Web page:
Unless it’s a blue-sky day, it’s easy to forget to wear sunglasses in the winter. That’s a horrible idea. Please swear to never, ever forget your shades in the winter again. Seriously, swear it. Your eyes will thank you.
:: Even When it’s Overcast?
Especially when the sky is overcast. Wearing sunglasses in the winter is imperative because the winter sun sits lower in the sky and at a more harmful angle. Yikes. Even though it may not seem as intense, the winter sun is often more harmful to your eyes than the summer sun. To add to the mayhem, the sun’s rays are like powerfully stealthy ninjas that can cut through haze, fog, and clouds. Don’t let overcast conditions fool you. Speaking of ninjas, snow reflects up to 85% of the sun’s harmful UV rays. Alright, that has nothing to do with ninjas, but wearing sunglasses in the winter is kind of a big deal.
When the conditions are super bright, and there is snow on the ground, the glare is intense; however, most of the rays reflected off of the snow are not polarized, so polarized sunglasses will not work. In fact, they could make the glare worse. Non-polarized sunglasses and goggles are best when the sun is bright, and there is a layer of snow on the ground.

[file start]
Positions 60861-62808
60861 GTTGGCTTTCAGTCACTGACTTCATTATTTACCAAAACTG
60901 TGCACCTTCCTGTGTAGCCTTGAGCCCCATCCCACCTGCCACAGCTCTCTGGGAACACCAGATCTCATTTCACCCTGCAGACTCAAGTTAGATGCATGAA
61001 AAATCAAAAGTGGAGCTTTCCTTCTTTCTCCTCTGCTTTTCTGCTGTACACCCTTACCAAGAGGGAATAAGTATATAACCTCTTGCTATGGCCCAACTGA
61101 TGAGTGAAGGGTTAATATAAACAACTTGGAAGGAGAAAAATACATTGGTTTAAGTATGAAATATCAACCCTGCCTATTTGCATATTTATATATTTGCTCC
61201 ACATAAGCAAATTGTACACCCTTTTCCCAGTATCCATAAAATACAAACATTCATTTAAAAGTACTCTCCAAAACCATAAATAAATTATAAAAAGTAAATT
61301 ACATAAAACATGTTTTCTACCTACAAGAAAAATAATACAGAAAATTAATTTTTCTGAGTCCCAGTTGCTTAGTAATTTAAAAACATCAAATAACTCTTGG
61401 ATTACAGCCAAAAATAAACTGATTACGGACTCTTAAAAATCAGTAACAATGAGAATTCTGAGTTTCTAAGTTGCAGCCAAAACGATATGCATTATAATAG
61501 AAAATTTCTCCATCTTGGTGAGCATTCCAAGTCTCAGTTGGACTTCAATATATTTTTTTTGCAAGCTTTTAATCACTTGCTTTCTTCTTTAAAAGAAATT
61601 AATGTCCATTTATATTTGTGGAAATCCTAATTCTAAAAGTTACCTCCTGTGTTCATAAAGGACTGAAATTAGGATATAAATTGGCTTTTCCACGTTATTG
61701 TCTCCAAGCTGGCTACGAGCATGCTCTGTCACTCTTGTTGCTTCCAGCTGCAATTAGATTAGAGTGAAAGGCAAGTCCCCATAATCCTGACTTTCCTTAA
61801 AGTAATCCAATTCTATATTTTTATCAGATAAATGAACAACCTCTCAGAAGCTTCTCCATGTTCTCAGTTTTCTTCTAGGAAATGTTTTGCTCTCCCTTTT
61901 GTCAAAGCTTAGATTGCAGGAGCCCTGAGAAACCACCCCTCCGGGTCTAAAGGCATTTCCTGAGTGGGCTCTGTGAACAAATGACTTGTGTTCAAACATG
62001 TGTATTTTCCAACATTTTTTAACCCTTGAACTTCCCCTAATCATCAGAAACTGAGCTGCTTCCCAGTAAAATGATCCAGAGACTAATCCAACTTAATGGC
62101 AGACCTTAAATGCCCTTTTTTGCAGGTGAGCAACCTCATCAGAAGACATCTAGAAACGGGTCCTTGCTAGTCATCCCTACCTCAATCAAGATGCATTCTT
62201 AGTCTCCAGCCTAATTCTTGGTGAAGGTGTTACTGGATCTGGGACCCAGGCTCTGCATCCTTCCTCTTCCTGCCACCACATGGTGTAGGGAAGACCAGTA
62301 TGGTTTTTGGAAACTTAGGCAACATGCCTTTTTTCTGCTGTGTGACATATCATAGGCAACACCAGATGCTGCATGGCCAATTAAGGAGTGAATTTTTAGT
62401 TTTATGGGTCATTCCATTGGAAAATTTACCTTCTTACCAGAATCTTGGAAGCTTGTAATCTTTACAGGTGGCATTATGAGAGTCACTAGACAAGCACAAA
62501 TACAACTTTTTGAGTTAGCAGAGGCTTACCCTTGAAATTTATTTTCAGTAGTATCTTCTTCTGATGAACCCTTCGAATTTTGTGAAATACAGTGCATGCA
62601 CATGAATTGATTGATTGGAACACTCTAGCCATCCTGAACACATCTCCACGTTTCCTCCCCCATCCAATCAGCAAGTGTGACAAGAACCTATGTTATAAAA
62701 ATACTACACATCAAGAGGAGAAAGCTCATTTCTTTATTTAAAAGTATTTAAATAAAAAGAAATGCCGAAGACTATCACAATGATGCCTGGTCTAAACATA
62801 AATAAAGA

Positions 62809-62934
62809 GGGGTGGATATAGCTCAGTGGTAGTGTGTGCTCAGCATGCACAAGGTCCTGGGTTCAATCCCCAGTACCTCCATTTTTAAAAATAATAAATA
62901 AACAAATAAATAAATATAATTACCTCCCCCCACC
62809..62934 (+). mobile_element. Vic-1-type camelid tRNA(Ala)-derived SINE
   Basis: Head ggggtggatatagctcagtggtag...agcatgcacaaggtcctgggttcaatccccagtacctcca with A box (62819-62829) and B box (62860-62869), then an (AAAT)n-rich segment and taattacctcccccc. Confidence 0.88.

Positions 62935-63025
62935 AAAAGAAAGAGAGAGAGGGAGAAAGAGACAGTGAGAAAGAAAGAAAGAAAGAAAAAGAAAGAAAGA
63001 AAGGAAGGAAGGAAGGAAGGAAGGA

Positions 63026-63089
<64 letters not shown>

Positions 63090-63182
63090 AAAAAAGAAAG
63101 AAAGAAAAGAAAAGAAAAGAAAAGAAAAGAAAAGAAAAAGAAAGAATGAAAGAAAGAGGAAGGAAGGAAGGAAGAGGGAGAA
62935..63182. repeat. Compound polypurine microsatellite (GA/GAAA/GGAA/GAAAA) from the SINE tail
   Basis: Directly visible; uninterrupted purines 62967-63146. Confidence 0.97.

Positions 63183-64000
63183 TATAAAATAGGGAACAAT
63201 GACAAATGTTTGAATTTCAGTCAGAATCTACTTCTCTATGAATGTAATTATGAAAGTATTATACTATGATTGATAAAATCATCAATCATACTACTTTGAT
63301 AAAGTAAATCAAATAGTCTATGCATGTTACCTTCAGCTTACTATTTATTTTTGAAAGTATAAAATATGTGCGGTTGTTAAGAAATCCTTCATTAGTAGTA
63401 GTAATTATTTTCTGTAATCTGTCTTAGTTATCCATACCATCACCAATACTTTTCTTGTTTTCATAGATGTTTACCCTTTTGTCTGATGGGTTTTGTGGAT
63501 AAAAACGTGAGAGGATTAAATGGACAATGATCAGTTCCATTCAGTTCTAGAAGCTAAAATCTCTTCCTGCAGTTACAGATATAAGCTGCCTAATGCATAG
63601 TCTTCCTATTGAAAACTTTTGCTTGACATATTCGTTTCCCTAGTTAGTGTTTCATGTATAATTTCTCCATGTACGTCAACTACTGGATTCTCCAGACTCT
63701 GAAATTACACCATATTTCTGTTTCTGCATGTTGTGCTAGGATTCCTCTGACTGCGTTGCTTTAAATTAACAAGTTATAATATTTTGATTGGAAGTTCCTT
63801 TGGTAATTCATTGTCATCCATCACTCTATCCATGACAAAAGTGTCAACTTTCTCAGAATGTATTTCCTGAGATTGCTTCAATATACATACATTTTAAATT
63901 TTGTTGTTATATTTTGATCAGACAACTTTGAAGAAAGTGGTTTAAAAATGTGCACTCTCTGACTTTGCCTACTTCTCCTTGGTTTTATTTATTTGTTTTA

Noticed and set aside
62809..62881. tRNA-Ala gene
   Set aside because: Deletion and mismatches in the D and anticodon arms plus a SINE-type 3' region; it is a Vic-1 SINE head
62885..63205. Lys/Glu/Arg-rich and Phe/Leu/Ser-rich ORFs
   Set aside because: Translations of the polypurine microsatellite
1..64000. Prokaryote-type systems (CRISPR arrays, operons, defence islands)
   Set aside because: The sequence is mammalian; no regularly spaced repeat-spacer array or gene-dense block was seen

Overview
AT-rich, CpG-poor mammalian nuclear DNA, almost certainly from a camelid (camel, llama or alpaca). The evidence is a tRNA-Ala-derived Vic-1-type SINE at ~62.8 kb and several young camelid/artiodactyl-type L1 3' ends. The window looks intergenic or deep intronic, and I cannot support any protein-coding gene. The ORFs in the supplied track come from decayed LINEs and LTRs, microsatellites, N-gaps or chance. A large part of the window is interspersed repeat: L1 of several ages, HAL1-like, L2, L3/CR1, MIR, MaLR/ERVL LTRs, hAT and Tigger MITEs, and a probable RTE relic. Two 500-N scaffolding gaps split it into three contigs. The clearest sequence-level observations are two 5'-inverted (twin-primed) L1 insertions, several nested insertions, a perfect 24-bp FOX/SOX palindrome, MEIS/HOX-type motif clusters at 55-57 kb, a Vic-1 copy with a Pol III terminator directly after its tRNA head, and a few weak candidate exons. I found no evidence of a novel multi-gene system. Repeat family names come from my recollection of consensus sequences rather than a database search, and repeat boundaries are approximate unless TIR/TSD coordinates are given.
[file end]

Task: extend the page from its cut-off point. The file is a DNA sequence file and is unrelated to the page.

When winter conditions are grey and foggy, polarized sunglasses are ideal because they cut through the haze, especially on the horizon. That’s because polarized sunglasses cut horizontal polarized light and glare. It’s science. CLICK HERE to read more about how polarized sunglasses work.
:: It’s Not Just About The Rays
General winter conditions can also harm your eyes, and sunglasses can protect you from the following winter hazards:
- Sunglasses protect the delicate skin around your eyes, which is particularly susceptible to sunburn.
- Sunglasses protect your eyes from wind, debris, and snow.
- In colder weather, your eyes are more likely to become dry and irritated. Sunglasses will protect your eyes from the elements that cause dryness.
- Glare causes squinting, which can damage the skin around your eyes and contribute to eye fatigue. Sunglasses will keep your eyes healthier and happier.
- Sunglasses always come with an element of cool, and who doesn’t want to look cool?
:: Which Sunglasses are Best in Winter?
It’s all about the lens. The following lens colors are best in winter conditions:
Grey lenses reduce the sun’s intensity without distorting contrast or color. They are great for outdoor activities that require a broad view, especially on blue-sky days.
Amber/Yellow/Brown lenses are good in hazy and overcast conditions because they enhance contrast, which makes them perfect for winter sports and driving.
Mirrored lenses are particularly good when skiing or snowboarding in high-glare conditions. This does depend on the color of the lenses, as mirrored lenses simply look badass, so some models are made more for looks than performance.